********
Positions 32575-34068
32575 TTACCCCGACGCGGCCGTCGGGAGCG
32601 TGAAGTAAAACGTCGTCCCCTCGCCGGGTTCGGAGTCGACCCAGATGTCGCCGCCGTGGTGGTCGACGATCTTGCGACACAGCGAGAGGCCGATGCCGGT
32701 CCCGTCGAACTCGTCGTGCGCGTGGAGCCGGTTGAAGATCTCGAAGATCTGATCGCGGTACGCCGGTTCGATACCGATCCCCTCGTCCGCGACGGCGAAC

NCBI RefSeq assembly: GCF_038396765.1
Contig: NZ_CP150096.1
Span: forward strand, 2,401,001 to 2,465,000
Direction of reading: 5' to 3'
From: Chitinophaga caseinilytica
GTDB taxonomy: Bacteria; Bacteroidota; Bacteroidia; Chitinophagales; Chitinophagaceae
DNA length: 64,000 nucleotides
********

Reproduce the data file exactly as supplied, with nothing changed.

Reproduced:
Positions 32575-34068
32575 TTACCCCGACGCGGCCGTCGGGAGCG
32601 TGAAGTAAAACGTCGTCCCCTCGCCGGGTTCGGAGTCGACCCAGATGTCGCCGCCGTGGTGGTCGACGATCTTGCGACACAGCGAGAGGCCGATGCCGGT
32701 CCCGTCGAACTCGTCGTGCGCGTGGAGCCGGTTGAAGATCTCGAAGATCTGATCGCGGTACGCCGGTTCGATACCGATCCCCTCGTCCGCGACGGCGAAC

NCBI RefSeq assembly: GCF_038396765.1
Contig: NZ_CP150096.1
Span: forward strand, 2,401,001 to 2,465,000
Direction of reading: 5' to 3'
From: Chitinophaga caseinilytica
GTDB taxonomy: Bacteria; Bacteroidota; Bacteroidia; Chitinophagales; Chitinophagaceae
DNA length: 64,000 nucleotides